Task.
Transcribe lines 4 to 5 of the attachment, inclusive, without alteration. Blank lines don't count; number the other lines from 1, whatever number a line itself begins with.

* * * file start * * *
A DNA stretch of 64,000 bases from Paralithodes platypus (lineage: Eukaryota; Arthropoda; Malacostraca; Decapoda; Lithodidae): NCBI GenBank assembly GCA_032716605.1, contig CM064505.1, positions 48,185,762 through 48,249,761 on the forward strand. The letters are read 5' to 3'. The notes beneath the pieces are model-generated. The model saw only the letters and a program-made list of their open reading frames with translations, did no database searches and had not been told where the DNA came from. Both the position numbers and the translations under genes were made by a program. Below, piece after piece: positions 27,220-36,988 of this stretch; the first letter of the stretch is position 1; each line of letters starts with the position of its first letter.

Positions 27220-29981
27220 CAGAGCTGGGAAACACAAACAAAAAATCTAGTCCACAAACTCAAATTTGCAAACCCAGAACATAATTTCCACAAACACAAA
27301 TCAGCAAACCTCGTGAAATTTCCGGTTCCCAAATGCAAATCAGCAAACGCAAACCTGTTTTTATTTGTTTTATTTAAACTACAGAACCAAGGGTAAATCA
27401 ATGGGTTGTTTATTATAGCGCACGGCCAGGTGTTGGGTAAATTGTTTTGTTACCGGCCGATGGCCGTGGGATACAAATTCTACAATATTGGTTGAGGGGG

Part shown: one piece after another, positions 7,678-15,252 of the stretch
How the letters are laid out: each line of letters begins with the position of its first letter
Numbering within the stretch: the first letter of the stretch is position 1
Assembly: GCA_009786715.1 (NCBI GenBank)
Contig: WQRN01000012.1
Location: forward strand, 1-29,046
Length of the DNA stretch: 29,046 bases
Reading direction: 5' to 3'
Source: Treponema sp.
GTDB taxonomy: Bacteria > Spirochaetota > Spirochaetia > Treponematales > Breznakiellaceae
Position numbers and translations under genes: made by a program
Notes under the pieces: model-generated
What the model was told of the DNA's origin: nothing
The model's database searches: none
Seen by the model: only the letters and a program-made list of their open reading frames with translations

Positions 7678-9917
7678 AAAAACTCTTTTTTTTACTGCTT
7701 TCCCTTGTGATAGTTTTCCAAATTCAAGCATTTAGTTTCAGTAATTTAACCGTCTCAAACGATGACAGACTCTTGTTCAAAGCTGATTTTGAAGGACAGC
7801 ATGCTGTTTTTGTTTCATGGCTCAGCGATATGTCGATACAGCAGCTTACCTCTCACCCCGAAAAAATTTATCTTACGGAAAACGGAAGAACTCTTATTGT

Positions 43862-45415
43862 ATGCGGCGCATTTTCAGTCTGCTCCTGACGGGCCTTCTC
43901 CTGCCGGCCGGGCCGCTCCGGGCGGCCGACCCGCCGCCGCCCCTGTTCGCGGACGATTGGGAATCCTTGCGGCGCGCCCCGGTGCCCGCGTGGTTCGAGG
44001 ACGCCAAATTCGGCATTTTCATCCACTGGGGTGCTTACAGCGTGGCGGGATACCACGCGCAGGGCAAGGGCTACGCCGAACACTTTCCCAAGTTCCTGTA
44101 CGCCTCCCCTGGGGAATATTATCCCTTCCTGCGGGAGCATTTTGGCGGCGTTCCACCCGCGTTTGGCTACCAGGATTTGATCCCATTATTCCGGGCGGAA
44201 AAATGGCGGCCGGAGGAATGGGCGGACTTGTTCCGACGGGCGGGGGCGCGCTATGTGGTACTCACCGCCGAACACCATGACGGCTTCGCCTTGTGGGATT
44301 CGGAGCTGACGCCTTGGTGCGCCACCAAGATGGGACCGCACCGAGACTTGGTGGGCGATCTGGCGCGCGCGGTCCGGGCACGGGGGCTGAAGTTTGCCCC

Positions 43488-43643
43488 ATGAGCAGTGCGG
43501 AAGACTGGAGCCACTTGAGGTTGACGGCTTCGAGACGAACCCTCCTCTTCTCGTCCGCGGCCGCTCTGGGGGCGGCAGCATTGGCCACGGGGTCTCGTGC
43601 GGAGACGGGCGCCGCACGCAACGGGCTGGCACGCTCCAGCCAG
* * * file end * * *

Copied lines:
27301 TCAGCAAACCTCGTGAAATTTCCGGTTCCCAAATGCAAATCAGCAAACGCAAACCTGTTTTTATTTGTTTTATTTAAACTACAGAACCAAGGGTAAATCA
27401 ATGGGTTGTTTATTATAGCGCACGGCCAGGTGTTGGGTAAATTGTTTTGTTACCGGCCGATGGCCGTGGGATACAAATTCTACAATATTGGTTGAGGGGG